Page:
Young hands with mobile phones

A new digital news report shows that most Australians think the ABC is important to themselves personally and to society more generally. However, the ABC’s struggle to attract younger audiences was also reflected in the survey, which showed Gen Z the least likely cohort to say public media is important to them personally.

Prepared by researchers at the University of Canberra News and Media Research Centre as part of a long-running international survey coordinated by the Reuters Institute for the Study of Journalism, the Digital News Report: Australia 2023 said that while funding of public service media in Australia is a "traditional political football", SBS and ABC always find refuge in broad community support.

Some 60% of Australian respondents said that the ABC and SBS are "very" or "quite" important to society and 52% said they are important to their own lives.

Read the report here

Researchers said the findings reflect Australians' appreciation for the commercial and political independence of the national broadcasters, which consistently receive high trust scores in the survey.

And while the research also found that left-leaning audiences are most likely to be supportive of the role of public media organisations, age and education are just as likely to predict support as political orientation. 

The report showed that people with lower education were less likely to support public media than those who are highly educated and that women and people on low incomes are less likely to think that public service media is important. 

In a contributing chapter, Deakin University Professor Matthew Ricketson writes that the people least likely to consider public service media to be important to them personally are those who consume most of their news via social media.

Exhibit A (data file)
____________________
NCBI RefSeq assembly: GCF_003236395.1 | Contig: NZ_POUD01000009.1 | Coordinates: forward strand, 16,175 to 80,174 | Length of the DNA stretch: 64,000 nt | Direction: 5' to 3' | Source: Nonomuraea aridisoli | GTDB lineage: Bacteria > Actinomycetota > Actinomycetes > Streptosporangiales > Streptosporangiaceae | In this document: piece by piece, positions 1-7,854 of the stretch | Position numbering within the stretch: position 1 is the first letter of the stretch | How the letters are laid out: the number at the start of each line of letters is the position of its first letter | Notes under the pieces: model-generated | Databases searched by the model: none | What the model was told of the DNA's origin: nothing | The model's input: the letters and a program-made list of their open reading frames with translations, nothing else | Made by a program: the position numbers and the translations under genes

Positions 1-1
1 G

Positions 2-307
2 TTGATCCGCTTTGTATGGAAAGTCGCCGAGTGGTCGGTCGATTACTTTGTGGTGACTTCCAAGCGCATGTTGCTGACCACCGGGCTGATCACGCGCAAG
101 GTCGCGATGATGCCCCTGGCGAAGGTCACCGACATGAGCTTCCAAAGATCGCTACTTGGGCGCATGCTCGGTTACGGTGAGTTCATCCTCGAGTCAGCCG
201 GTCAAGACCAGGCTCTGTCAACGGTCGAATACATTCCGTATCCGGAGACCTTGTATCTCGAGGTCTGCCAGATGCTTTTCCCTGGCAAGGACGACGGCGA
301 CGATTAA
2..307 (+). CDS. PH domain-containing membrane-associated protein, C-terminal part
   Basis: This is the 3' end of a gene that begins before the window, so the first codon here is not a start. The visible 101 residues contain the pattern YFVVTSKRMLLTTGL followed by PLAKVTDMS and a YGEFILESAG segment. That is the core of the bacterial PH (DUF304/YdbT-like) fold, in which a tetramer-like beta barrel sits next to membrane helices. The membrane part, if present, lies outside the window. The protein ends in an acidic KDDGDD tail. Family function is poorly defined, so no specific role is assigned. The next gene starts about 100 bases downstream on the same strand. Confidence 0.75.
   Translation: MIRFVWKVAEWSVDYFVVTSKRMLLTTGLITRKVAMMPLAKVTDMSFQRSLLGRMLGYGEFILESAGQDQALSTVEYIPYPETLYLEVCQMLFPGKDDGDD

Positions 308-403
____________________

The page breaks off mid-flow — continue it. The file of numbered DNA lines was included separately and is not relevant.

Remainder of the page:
However, such people may "may well not know the original source of much of the news they are consuming". 

"The ABC actually has a strong presence in online and social media…Its content reaches 17 million monthly unique viewers on YouTube, the number of its Instagram users grew 15% in the last year and the ABC’s podcasts recorded a monthly average of 33 million unique downloads — up 22% compared to 2020–21."

Ricketson said that continued support for the ABC shows that people continue to value public media which was "regarded by media scholars as fusty, old-fashioned and destined to fade at the dawn of the digital media age". 

Ricketson said that, instead, many public broadcasters had proved themselves “unexpectedly nimble in adapting to the possibilities created by new communication technologies”.

"During the same period their commercial broadcast rivals have gradually lost audiences to online media and, especially, streaming services while the nation’s big newspaper companies have struggled to find a new business model to offset the loss in advertising revenue to stand-alone classified sites," he wrote.